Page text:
Temporal patterns and forecast of dengue infection in Northeastern Thailand.Southeast Asian J Trop Med Public Health. 2008 Jan; 39(1):90-8.SA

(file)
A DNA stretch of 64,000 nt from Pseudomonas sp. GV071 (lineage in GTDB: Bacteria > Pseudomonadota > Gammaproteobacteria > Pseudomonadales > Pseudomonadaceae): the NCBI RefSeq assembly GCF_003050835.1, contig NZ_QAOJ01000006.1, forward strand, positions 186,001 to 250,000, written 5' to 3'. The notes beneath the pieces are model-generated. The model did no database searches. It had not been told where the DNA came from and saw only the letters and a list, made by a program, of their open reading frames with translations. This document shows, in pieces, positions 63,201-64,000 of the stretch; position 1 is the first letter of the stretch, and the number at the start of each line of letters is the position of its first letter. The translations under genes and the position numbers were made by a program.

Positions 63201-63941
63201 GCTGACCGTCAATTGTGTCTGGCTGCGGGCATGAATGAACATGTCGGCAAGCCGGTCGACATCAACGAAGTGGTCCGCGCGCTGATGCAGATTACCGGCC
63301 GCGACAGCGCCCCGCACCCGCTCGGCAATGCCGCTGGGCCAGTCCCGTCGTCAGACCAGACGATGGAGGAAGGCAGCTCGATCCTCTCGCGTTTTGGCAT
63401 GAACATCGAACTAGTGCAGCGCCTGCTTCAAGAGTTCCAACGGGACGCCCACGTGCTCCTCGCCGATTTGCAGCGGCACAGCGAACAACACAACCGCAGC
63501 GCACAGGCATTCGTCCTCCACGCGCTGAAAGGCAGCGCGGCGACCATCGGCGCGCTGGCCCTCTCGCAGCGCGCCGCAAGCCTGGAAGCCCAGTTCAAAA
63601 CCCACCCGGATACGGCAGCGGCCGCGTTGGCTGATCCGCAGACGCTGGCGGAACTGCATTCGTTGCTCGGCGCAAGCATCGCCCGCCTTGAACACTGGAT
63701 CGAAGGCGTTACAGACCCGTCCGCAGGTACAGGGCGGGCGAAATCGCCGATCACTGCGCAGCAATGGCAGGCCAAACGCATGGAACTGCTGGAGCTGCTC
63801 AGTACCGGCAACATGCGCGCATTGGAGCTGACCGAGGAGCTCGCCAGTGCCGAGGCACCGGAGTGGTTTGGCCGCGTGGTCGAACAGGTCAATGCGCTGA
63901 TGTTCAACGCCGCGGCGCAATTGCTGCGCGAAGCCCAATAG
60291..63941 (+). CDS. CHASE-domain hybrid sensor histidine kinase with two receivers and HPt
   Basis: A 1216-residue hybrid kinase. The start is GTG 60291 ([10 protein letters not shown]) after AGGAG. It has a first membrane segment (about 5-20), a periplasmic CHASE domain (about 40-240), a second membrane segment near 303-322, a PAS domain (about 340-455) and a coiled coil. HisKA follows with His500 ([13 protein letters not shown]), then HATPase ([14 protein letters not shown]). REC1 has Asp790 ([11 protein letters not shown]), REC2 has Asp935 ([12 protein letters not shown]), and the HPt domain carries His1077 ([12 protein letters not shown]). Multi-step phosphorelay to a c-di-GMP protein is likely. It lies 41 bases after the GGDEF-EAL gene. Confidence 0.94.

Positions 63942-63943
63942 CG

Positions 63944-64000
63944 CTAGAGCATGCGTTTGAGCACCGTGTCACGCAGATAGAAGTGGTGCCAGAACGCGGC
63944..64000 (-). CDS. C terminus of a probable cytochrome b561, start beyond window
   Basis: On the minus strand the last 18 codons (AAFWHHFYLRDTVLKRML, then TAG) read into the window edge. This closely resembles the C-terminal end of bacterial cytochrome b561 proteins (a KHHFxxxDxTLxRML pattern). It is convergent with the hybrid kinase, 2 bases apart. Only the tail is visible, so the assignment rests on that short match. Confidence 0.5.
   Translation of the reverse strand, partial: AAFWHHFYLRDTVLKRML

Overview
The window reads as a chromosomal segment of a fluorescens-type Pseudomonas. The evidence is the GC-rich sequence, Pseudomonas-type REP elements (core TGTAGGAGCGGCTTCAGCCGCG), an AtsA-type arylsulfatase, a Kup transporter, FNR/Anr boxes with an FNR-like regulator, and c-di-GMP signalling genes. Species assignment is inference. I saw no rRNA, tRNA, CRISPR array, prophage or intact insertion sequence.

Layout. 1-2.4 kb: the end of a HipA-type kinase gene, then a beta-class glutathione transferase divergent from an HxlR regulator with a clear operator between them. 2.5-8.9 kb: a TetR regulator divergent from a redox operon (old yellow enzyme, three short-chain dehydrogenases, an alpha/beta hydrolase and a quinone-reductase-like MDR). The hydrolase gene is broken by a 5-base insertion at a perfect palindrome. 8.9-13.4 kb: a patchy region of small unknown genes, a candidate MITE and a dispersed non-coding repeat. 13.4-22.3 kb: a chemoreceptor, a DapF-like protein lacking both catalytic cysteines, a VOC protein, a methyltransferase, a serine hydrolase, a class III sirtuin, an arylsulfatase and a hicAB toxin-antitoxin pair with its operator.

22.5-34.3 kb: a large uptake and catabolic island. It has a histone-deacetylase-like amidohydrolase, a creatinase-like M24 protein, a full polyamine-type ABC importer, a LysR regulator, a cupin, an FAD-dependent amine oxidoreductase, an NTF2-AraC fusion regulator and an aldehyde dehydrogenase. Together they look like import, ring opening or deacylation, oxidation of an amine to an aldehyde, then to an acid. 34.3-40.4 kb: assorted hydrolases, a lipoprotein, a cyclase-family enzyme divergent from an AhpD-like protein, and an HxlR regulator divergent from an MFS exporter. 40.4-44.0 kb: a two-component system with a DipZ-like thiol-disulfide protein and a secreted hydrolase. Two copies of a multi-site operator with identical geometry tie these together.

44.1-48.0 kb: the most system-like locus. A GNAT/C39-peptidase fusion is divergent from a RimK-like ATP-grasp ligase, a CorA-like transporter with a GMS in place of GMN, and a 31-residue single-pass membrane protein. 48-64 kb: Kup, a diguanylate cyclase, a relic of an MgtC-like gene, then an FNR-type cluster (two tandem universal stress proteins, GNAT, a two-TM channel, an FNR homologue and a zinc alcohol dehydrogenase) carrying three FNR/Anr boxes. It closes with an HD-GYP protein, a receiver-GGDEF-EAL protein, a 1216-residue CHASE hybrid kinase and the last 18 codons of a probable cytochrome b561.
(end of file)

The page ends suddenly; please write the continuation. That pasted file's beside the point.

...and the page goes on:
This study aimed to determine temporal patterns and develop a forecasting model for dengue incidence in northeastern Thailand. Reported cases were obtained from the Thailand national surveillance system. The temporal patterns were displayed by plotting monthly rates, the seasonal-trend decomposition procedure based on loess (STL) was performed using R 2.2.1 software, and the trend was assessed using Poisson regression. The forecasting model for dengue incidence was performed in R 2.2.1 and Intercooled Stata 9.2 using the seasonal Autoregressive Integrated Moving Average (ARIMA) model. The model was evaluated by comparing predicted versus actual rates of dengue for 1996 to 2005 and used to forecast monthly rates during January to December 2006. The results reveal that epidemics occurred every two years, with approximately three years per epidemic, and that the next epidemic will take place in 2006 to 2008. It was found that if a month increased, the rate ratio for dengue infection decreased by a factor 0.9919 for overall region and 0.9776 to 0.9984 for individual provinces. The amplitude of the peak, which was evident in June or July, was 11.32 to 88.08 times greater than the rest of the year. The seasonal ARIMA (2, 1, 0) (0, 1, 1)12 model was model with the best fit for regionwide data of total dengue incidence whereas the models with the best fit varied by province. The forecasted regional monthly rates during January to December 2006 should range from 0.27 to 17.89 per 100,000 population. The peak for 2006 should be much higher than the peak for 2005. The highest peaks in 2006 should be in Loei, Buri Ram, Surin, Nakhon Phanom, and Ubon Ratchathani Provinces.